Um, if Dever did have it on the list, that would have made Collin’s term “ground zero” sound like child’s play.

    The implications would have been huge.

    Timmy Brister’s last blog post..Who Is Jeremiah Burroughs?

  21. kschaub says:

    Tony, Timmy, Trevin, etc.:

    A couple of observations . . .

    First, did you know the professors at SEBTS are also required to sign the Abstract? I have heard Akin talk about this at length in chapel, also.

    I think Dever’s post, ‘Where’d All the Calvinists Come From,’ fits better than saying SBTS is ground zero. But, Timmy’s comments are excellent too.

    However, this is the best part of the post: “We ought to define who we are as an institution by thinking of ourselves as ground zero for the cause of the gospel.” That is why I love Mohler. Same for Akin (non-5 point Calvinist). I think every self-respecting Calvinist should think that way.

    kschaub’s last blog post..Sufjan and the Old Covenant

  22. Pingback: Interview with Collin Hansen, Part Three « Provocations & Pantings

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  24. Tony,

    I’m afraid the discussion has taken on the wings of ad infinitum. Let me say a hearty thank you for the original post. You never know who might be watching the blogging going on- by all means everyone should do so in all candor and integrity.
    I for one appreciate the clear disclaimer of being ground-zero for anything- I think you have done us a favor who are trying to convince the poor folks in the supporting churches that there isn’t a grand calvinist cospiracy going on. I have been struggling to regain the confidence here at FBC Richmond who had already bought deeply in the conspiracy theory and therefore the atmosphere in our church had a definite hostile bias towards the Seminary of which you speak.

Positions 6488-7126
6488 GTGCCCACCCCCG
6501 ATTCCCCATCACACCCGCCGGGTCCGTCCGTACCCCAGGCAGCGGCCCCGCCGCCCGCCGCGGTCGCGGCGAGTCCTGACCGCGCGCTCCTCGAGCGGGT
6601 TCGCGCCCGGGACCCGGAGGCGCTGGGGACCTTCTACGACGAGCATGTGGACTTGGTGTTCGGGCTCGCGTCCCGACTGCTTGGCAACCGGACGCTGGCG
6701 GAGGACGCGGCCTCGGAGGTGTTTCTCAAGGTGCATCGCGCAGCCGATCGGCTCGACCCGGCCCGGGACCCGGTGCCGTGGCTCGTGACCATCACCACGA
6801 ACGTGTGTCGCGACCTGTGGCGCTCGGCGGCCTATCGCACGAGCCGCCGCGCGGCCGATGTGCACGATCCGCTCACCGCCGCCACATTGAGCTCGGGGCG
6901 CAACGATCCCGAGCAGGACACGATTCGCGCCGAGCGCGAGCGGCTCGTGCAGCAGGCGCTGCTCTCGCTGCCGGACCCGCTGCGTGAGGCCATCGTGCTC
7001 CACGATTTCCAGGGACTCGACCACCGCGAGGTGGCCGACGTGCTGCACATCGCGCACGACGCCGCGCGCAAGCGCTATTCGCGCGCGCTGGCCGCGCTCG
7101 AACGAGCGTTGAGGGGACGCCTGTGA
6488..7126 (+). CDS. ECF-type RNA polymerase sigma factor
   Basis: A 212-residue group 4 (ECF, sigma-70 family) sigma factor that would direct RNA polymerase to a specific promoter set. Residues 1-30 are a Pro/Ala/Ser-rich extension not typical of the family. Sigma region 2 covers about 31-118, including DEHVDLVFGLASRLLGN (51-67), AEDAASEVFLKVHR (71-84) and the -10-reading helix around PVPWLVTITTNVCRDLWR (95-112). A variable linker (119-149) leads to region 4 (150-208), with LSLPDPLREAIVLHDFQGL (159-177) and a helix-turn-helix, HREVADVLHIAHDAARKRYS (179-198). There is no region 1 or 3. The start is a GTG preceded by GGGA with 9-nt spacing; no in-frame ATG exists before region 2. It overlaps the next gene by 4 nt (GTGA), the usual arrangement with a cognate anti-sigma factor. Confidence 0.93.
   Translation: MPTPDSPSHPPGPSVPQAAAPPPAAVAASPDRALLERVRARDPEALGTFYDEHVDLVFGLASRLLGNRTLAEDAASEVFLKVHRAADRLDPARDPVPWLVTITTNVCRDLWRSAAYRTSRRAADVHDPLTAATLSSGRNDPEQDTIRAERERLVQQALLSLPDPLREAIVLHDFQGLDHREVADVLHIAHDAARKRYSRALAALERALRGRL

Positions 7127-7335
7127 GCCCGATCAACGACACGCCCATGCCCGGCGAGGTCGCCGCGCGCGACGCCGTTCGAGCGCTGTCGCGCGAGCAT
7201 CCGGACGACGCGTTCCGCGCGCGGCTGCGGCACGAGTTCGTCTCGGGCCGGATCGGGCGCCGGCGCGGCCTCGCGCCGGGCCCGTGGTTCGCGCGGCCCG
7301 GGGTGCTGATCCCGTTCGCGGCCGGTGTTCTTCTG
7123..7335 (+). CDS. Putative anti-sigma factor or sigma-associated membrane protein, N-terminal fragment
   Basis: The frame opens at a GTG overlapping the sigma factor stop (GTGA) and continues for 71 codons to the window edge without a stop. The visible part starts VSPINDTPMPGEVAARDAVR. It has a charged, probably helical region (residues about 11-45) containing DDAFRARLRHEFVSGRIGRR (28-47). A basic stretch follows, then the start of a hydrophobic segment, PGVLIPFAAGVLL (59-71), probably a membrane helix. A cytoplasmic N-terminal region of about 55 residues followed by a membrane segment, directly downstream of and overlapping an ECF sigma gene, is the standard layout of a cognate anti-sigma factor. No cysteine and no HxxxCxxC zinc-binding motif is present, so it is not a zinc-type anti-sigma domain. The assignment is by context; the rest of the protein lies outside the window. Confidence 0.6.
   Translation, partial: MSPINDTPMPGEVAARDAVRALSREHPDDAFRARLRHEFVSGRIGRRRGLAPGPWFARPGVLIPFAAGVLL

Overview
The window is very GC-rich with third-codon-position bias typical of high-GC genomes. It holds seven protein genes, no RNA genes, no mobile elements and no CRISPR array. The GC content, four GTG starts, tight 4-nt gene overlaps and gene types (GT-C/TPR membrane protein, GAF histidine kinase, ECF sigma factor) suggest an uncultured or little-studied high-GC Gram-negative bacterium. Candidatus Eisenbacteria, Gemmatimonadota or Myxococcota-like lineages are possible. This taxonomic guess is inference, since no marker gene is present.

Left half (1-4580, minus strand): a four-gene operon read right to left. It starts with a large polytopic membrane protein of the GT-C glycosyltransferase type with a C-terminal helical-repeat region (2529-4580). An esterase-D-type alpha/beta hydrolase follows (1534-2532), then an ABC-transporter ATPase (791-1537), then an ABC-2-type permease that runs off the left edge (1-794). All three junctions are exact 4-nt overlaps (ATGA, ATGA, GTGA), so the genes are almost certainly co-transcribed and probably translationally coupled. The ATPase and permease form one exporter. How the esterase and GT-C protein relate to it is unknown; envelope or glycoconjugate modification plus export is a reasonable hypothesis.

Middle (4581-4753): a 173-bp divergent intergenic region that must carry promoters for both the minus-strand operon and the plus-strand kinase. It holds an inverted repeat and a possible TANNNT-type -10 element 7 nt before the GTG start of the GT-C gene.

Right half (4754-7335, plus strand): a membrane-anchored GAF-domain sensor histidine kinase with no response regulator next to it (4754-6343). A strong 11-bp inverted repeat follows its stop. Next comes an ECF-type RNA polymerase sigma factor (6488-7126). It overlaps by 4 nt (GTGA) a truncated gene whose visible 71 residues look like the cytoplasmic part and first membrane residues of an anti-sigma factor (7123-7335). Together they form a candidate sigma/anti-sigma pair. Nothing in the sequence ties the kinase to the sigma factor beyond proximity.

God bless you. I intend to link this in some way to my blog.

    John Paul Todd

    John Paul Todd’s last blog post..You won’t believe who my Dentists are !

  25. Just for the record (I don’t know if he says this in his discussion of me in the book): I came to Southern because I was a Calvinist and was sick of hearing proff’s bash Calvinism like it was the beast of revelation come to devour the church’s passion for evangelism.

    Southern is inevitably calvinistic as a by product, not as a conscious primary agenda. Timmy is right that Southern is a magnet for calvinism as well as a hot-bed for it. Tony and Trevin are right to point out that this does not mean Southern is trying to be a hot-bed for Calvinism. It is also true that many Calvinists are launched from Southern without being taught how to steward their convictions in a way that will promote max cooperation with others who disagree. Perhaps there should be a lecture given every year entitled: “How to not let your Calvinism become important to you than the gospel” which exploits practical WHAT TO DO and WHAT NOT TO DO type of advise from the local church trenches.

    Calvinism is not the gospel. Therfore, if a preacher preaches Calvinism, he is not saying more about the core of our faith (i.e. the gospel) but wrapping skin layers around the core. I ran from Liberty to Southern precisely to avoid all the Calvinism basing and divisiveness. My “cage stage” was in large part a result of being attacked all the time. I eventually learned the skill of debate and began to make a sport out of it (bad for your spiritual health).